President Donald Trump spoke last week with reporters as he prepared to send officials to Beijing for trade negotiations. He says China may delay an agreement until after the 2020 presidential election because “they would prefer to reach a deal with a Democrat.” U.S. Trade Representative Robert Lighthizer and Treasury Secretary Steven Mnuchin are in China this week for the first high-level negotiations since the talks broke down back in May. Bloomberg says officials will cover a wide range of issues this week, including intellectual property, agriculture, and trade imbalance.
Trump met with Chinese President Xi at the G-20 in Japan last month and reached a tentative truce in their trade war which has stretched out over the last year. After the G-20, the two leaders of the world’s largest economies directed their officials to resume negotiations. Bloomberg says the gap between the two countries may be widening as both Trump and Xi are facing pressure to resist key demands from the other side. The big sticking point from China’s perspective is the U.S. keeping the tariffs in place until Beijing actually implements some of the reforms the U.S. is looking for. However, it’s politically not likely that Xi will sign a deal that doesn’t immediately lift the U.S. tariffs on Chinese imports.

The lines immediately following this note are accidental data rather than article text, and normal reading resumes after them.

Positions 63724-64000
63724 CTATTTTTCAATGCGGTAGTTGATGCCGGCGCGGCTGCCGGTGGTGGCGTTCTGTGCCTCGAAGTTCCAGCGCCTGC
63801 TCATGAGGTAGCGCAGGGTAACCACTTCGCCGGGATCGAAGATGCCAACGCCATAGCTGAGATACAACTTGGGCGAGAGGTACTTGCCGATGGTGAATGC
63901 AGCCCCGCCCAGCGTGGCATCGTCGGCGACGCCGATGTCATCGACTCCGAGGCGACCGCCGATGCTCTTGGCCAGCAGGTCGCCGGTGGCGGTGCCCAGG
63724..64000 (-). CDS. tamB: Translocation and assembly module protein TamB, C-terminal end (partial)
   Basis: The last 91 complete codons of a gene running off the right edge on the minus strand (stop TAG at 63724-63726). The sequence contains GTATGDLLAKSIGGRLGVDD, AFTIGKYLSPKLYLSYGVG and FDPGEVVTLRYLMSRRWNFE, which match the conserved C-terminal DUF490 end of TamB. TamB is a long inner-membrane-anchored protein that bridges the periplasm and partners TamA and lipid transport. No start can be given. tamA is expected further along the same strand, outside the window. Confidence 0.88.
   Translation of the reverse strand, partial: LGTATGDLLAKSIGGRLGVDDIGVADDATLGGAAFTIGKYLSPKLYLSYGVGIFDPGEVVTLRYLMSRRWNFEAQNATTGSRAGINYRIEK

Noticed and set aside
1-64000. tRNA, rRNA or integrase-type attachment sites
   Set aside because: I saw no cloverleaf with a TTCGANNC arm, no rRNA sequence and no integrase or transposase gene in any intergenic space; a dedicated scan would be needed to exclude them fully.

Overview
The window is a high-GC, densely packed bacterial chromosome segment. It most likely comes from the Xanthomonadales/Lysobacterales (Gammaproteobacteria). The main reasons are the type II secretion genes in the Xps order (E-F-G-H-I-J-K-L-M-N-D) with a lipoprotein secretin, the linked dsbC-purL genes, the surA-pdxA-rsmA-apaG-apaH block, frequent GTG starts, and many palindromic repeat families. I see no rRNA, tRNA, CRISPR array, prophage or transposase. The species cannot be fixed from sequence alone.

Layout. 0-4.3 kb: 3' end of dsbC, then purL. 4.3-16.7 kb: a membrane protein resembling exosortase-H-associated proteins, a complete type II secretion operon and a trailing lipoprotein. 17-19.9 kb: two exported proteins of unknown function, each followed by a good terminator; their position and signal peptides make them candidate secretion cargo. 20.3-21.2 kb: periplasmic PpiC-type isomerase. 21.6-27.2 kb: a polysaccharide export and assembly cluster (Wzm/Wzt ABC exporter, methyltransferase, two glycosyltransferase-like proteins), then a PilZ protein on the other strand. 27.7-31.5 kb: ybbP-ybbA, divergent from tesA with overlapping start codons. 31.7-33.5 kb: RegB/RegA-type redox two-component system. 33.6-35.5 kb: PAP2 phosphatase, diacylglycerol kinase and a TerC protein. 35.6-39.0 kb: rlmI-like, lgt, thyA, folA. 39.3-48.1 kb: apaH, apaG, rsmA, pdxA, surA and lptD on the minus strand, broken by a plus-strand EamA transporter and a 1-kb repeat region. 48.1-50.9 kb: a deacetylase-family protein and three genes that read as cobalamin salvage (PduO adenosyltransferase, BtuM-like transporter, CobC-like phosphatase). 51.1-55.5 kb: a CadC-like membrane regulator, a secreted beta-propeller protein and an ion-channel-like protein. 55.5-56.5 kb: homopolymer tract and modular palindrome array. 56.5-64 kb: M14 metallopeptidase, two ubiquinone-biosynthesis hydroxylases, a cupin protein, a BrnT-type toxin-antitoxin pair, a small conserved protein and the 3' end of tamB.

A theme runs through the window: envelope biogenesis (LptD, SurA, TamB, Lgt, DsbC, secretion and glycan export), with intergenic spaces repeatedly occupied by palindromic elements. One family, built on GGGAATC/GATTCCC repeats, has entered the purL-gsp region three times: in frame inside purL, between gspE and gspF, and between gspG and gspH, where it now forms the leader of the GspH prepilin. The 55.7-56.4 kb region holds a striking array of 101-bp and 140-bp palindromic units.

American Farm Bureau Federation President Zippy Duvall said this in a statement ahead of the meetings on Tuesday:
“We wholly support the Administration’s efforts to stop unfair trade practices by China. Now, it’s time to write the next chapter in our trade relationship by eliminating tariff barriers.
“American agriculture can compete with anyone in the world on a level playing field. I hope this week’s talks create that opportunity.”